Asteroid impacts are crucial events for the evolution of Earth. Asteroids and comets may have transported some of the ingredients of life (water and organic molecules from the outer solar system to our planet. At the same time, there is strong evidence that impacts destroyed much of the life on earth multiple times. The last and most famous event is the impact of an order of 10 km sized object that led to the extinction of dinosaurs, 65 million years ago. Those big impacts are rare, however, much smaller events can create large damage. The estimated age of Meteor Crater in Arizona, an impact crater of approximately 1.2 km in diameter, is only 50000 years. Only a century ago, in the Tunguska event on 30 June 1908, a small asteroid exploded in the atmosphere above Siberia and destroyed more than 2000 km2 of Forest. And very recently, in 2013, the impact of an only ~20 m asteroid damaged a large number of buildings in the Russian town of Chelyabinsk, luckily killing nobody, but injuring more than 1500 people. The question is not if another asteroid will get on a collision trajectory, but when it will happen.
For the first time in history, humankind is becoming able to prevent a catastrophic asteroid impact. Search programs are nearly complete for km-sized near-earth asteroids, and are striving to reach completeness for 100m-sized objects in the next years. Deflection of hazardous asteroids is in reach with current technology. In the International AIDA cooperation, NASA’s DART mission is in development for launch in 2021 for a deflection demonstration of asteroid Didymos in 2022. ESA’s Hera spacecraft, currently under study, is expected to follow on to study the impact effect in 2026.
Abstracts are invited covering all aspects of planetary defense: Search programs for near-earth asteroids, dynamical and physical characterization of potentially hazardous objects, theoretical studies of potential deflection methods, and all components of deflection missions.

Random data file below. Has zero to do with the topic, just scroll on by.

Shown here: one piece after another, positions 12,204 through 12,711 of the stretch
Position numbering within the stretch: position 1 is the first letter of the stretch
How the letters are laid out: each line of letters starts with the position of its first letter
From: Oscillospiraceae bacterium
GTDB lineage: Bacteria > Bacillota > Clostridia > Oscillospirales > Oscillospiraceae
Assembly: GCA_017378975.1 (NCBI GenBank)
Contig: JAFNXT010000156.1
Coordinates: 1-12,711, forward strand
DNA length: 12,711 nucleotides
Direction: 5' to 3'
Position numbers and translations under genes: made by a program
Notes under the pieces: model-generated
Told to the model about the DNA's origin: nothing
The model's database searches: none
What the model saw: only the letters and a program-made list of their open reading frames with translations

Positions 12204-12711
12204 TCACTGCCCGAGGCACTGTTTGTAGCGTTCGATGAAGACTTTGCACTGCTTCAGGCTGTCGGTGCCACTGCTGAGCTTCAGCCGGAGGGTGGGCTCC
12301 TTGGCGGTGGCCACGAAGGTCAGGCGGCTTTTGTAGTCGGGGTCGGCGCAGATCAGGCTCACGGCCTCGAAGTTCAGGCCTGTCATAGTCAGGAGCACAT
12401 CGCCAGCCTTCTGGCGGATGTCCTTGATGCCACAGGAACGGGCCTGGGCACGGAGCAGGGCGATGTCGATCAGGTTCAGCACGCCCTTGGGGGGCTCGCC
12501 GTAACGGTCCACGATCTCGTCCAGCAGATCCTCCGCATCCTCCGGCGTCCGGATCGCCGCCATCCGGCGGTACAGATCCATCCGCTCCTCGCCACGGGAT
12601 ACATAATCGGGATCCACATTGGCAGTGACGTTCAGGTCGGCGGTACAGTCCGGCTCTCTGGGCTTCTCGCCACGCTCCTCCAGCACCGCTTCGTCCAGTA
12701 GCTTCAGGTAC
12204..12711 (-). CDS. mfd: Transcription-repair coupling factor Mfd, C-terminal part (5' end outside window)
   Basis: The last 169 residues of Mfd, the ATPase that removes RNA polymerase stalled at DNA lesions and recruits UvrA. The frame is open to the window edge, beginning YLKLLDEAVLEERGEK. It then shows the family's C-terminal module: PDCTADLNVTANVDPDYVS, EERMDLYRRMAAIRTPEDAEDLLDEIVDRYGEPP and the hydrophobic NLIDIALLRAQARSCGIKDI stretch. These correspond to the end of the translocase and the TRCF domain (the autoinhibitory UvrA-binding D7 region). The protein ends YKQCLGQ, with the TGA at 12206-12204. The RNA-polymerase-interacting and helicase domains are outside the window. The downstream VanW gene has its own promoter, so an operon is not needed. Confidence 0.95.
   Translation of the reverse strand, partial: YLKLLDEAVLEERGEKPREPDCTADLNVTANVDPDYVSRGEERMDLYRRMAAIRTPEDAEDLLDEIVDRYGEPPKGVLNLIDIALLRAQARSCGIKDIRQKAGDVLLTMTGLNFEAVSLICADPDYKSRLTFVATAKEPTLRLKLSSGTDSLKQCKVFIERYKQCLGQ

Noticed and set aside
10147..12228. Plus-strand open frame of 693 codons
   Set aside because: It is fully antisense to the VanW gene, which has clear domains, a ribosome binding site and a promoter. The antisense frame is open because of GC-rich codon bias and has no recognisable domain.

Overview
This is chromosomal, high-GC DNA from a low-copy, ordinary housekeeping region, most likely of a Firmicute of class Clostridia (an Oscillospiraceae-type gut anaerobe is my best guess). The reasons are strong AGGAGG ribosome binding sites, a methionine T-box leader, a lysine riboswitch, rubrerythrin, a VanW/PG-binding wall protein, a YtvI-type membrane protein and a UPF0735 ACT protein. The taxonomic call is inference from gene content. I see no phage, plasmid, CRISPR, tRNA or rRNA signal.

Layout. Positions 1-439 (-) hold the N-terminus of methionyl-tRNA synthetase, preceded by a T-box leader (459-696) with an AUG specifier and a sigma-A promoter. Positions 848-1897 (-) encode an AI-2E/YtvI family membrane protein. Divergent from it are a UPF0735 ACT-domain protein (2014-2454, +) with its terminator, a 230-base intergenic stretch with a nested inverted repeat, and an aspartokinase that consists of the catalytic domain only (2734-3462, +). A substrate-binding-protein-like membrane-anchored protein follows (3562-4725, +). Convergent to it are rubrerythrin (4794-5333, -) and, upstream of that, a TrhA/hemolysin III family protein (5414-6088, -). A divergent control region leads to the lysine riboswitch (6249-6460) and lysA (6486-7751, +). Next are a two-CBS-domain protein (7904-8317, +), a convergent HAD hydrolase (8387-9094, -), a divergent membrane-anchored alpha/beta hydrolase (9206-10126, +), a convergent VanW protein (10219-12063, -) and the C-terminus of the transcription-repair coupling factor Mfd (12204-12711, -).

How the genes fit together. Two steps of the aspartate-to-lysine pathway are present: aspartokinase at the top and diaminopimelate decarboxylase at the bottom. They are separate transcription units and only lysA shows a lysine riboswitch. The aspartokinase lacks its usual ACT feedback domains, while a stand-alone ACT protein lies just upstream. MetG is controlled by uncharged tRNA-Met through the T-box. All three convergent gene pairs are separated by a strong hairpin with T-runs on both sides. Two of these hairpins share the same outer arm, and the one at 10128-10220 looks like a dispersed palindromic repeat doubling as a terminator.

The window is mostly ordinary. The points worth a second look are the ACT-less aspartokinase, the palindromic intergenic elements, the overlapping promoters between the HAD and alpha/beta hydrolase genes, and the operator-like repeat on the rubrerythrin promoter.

Convener: Michael Küppers | Co-conveners: Özgür Karatekin, Patrick Michel
| Attendance Fri, 12 Apr, 14:00–15:45
Hall X4

Attendance time: Friday, 12 April 2019, 14:00–15:45 | Hall X4

Chairperson: Michael Küppers
X4.162 |
| Highlight
SVO-ast: A citizen-science project to identify NEAs and Mars crossers using the Virtual Observatory
Enrique Solano, Carlos Rodrigo, and Almudena Velasco
X4.163 |
Cecilia Tubiana, Stefan Ulamec, Carsten Güttler, Özgür Karatekin, Naomi Murdoch, Patrick Michel, Michael Küppers, and Ian Carnelli and the HERA WG4
X4.164 |
Thomas I. Maindl and Christoph M. Schäfer
X4.165 |
Max Mahlke, Enrique Solano, Jerome Berthier, Benoit Carry, Bruno Merín, and Elena Racero
X4.166 |
| solicited
Alessandra Migliorini, Giuseppe Piccioni, Fabrizio Capaccioni, Maria Cristina De Sanctis, Federico Tosi, Vincenzo Della Corte, Francesca Altieri, and Maria Teresa Capria
X4.167 |
| solicited
| Highlight
Kleomenis Tsiganis, Michael Kueppers, Patrick Michel, Ian Carnelli, Stephan Ulamec, and Andy Cheng and the Hera Team
X4.168 |
Hannah Goldberg and Özgür Karatekin
X4.169 |
Igor Gai, Marco Zannoni, Dario Modenini, Paolo Tortora, Simone Pirrotta, and Valerio Di Tana
X4.170 |
Teodor Stefanut, Victor Bacu, Constantin Nandra, Denisa Copandean, Dorian Gorgan, and Ovidiu Vaduvescu
X4.171 |
Simone Pirrotta, Simone Simonetti, Valerio Di Tana, Biagio Cotugno, Marilena Amoroso, Elisabetta Dotto, Elena Mazzotta Epifani, Vincenzo Della Corte, Michèle Lavagna, Andrea Capannolo, Vincenzo Pesce, Igor Gai, Paolo Tortora, and Marco Zannoni
X4.172 |
Giovanni Zanotti, Michèle Lavagna, and Capannolo Capannolo